Concrete can be resistant to cyclic freezing and thawing provided it has sufficient strength and an adequate air-void system, and the aggregates are frost-resistant. This holds true for fly ash concrete regardless of the fly ash content. However, a number of laboratory studies have shown that concrete containing fly ash may be less resistant to scaling when subjected to freezing and thawing in the presence of deicer salts (Timms 1956, Gebler 1986, Johnston 1987, Johnston 1994, Whiting 1989, and Afrani 1994) and the lower scaling resistance of fly ash concrete is more pronounced in lean concretes (low cementitious material content) or concretes with high levels of cement replaced with fly ash. However, some studies which have shown satisfactory performance at levels of fly ash up to 30% (Gebler 1986, Gifford 1987, and Bilodeau 1991) and, in some cases, even higher (Naik 1995). Based on a review of published data from laboratory tests and a survey of fly ash concrete structures exposed to de-icing salts the following observation have been made (Thomas 1997):
Fly ash content (%)
• scaling increases as the w/cm increases;
*Strength grade based on characteristic 28-day cylinder strengths
• scaling mass loss generally increases with fly ash content, especially at high levels of replacement (for instance ≥ 40 to 50%);
(converted from original cube strengths) (Thomas 2004).
• results from concrete containing fly ash tend to be more variable; and
time-to-corrosion (> 200 years) for reinforcing steel with a depth of cover of 40 mm (1.5 in)1 in concrete exposed outdoors.
• the use of curing compounds (membranes) reduces scaling; this is particularly noticeable for fly ash concrete.
The conclusion of Bouzoubaa (2006) is only valid if the following conditions are met: (i) HVFA concrete is proportioned with a very low w/cm (≤ 0.32), (ii) concrete is moist-cured for at least 7 days, (iii) concrete is directly exposed to moisture during service (for instance, not protected from precipitation), and (iv) the specified minimum cover requirements (for example, 40 mm (1.5 in)) are met. If there are changes in the mixture proportions, if the concrete is not directly exposed to moisture (for example, it is protected from rainfall), and if 7-days curing and 40-mm cover are specified, but not achieved in practice, the time-to-corrosion will be reduced substantially. For example, the data in Table 8 show that 25 MPa (3625 psi) concrete with 50% fly ash (W/CM = 0.41 for this mix) has a carbonation coefficient of k = 5.85 mm/y1/2 if it is only moist-cured for 3 days. If the cover actually achieved in practice is only 30 mm (1.2 in), corrosion of the steel will be initiated in just 26 years.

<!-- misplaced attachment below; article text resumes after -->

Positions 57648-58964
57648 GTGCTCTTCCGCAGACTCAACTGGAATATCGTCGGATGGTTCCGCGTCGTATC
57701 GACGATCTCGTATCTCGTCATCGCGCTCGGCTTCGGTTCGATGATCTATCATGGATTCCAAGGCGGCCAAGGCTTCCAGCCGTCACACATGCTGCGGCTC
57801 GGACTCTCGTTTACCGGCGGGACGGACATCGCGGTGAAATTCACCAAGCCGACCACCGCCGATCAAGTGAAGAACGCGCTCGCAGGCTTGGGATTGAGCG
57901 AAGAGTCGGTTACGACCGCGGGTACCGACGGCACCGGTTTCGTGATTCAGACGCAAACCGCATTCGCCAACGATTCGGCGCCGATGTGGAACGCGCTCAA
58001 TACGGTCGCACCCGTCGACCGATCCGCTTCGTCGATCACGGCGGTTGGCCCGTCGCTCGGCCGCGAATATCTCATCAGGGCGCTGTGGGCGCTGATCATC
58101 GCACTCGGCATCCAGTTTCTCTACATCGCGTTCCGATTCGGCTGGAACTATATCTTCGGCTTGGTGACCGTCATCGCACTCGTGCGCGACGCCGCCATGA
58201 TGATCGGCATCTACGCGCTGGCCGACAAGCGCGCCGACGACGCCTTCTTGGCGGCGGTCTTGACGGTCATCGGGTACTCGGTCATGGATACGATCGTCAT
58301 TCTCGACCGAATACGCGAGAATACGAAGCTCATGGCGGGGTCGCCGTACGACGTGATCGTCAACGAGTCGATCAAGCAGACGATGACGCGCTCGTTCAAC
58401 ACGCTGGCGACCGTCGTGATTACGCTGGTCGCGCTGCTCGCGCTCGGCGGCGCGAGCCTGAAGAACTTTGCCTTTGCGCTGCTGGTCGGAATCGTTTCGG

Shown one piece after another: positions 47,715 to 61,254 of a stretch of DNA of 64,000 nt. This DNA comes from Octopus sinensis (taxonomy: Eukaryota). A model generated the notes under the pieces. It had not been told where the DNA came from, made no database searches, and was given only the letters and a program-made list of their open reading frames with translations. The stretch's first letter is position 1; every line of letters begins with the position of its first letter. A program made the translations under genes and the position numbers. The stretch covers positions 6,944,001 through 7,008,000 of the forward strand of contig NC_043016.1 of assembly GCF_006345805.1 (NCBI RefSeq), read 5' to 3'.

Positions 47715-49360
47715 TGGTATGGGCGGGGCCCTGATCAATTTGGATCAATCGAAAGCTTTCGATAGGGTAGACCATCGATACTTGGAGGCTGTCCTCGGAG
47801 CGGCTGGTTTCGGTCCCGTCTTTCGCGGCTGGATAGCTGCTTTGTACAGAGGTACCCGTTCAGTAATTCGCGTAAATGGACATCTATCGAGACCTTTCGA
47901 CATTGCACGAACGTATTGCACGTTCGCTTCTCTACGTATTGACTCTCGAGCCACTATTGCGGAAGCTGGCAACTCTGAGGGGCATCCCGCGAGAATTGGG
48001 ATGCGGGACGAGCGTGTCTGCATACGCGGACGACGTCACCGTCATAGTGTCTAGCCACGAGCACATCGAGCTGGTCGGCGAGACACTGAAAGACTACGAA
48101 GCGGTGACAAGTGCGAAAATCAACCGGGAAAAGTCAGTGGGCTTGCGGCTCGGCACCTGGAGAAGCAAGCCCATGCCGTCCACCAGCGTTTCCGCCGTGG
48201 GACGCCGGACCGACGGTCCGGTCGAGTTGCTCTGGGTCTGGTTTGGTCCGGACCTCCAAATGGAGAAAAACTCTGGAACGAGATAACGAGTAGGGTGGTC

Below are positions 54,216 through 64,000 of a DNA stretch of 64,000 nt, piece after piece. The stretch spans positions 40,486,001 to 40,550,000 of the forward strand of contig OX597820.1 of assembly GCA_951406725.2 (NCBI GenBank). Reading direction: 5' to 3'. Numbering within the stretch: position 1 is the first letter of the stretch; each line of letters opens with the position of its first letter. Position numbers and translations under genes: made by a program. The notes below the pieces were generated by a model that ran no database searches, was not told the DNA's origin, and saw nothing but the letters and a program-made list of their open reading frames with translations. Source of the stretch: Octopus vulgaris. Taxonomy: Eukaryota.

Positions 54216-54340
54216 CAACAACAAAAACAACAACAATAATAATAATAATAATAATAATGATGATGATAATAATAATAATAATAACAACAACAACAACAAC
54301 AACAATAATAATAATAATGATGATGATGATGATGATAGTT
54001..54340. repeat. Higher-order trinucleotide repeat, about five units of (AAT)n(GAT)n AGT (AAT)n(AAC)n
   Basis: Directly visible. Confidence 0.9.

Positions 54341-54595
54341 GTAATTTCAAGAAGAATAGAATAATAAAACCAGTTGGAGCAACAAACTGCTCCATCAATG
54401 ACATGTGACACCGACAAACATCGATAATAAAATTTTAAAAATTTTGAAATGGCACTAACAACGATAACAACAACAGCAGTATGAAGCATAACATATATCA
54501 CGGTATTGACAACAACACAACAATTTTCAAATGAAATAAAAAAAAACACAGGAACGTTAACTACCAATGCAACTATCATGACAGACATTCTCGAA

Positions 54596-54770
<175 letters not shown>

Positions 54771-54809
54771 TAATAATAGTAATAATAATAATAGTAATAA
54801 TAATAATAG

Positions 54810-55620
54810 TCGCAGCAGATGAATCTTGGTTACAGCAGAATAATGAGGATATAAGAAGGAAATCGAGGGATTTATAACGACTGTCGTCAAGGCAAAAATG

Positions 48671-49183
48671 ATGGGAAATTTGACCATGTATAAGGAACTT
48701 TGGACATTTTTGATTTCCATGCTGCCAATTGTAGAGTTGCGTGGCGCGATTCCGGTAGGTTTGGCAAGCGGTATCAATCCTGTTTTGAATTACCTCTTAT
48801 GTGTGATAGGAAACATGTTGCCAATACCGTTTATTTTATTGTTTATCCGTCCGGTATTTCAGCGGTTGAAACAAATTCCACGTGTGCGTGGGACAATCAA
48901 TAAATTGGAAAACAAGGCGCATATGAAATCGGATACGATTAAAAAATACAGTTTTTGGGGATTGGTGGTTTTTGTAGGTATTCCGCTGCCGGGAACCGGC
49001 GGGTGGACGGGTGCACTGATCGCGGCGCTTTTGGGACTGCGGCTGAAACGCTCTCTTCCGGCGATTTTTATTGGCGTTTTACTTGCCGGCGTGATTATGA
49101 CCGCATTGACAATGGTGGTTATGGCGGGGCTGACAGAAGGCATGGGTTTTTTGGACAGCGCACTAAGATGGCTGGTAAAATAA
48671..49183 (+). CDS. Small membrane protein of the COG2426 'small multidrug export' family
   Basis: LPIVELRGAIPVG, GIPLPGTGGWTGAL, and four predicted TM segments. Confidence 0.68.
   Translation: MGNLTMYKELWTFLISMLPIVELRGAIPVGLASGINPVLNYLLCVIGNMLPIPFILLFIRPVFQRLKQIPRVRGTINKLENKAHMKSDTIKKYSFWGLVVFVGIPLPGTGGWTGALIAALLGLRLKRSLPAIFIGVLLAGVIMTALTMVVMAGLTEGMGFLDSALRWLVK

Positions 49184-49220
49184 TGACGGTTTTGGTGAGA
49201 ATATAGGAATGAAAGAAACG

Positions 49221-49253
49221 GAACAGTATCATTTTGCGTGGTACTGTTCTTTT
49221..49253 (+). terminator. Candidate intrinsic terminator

The results from laboratory scaling tests (ASTM C672) do not correlate well with field performance. Fly ash concrete has performed well in a number of demonstration projects where samples cast from the same concrete mixtures during construction and tested in the laboratory have performed poorly. Fly ash concrete is likely to provide satisfactory scaling performance (for example, mass loss < 0.8 kg/m2 and visual rating ≤ 2 to 3) provided the water-cementitious material, w/cm, does not exceed 0.45 and the level of fly ash does not exceed 20 to 30%. This, of course, assumes an adequate air-void system is present in the concrete and that proper construction practices are adhered to. High-volume fly ash concrete invariably performs poorly in laboratory scaling tests even when the w/cm is maintained at very low values. Testing (Bilodeau 1998) using various curing regimes, including different curing compounds, showed severe scaling (mass loss > 4 kg/m2 and visual ratings = 5) for concrete with high levels of fly ash (58%) and low w/cm (= 0.32) regardless of curing, although the use of curing compounds did improve the performance to some degree.
In summary, when high-volume fly ash concrete is used in areas prone to carbonation (for example, sheltered outdoor exposure), particular attention must be paid to ensuring that the concrete mix proportions, period of moist curing, and depth of cover are adequate for the purpose. 1
Minimum cover in Canadian specifications (CSA A23.1) for concrete exposed outdoors provided there are no chlorides present and the concrete is not cast against and permanently exposed to earth. Note that ACI 318 requires a minimum cover for concrete not exposed to weather or in contact with ground as follows: slabs, walls, joists: No. 14 and No. 18 bars- 40 mm (1.5 in); No. 11 bar and smaller- 20 mm (3/4 in); beams, columns: primary reinforcement, ties, stirrups, spirals- 40mm (1.5 in); shells, folded plate members: No. 6 bar and larger- 20 mm (3/4 in); No. 5 bar, W31 or D31 wire, and smaller- 12.5 mm (1/2 in).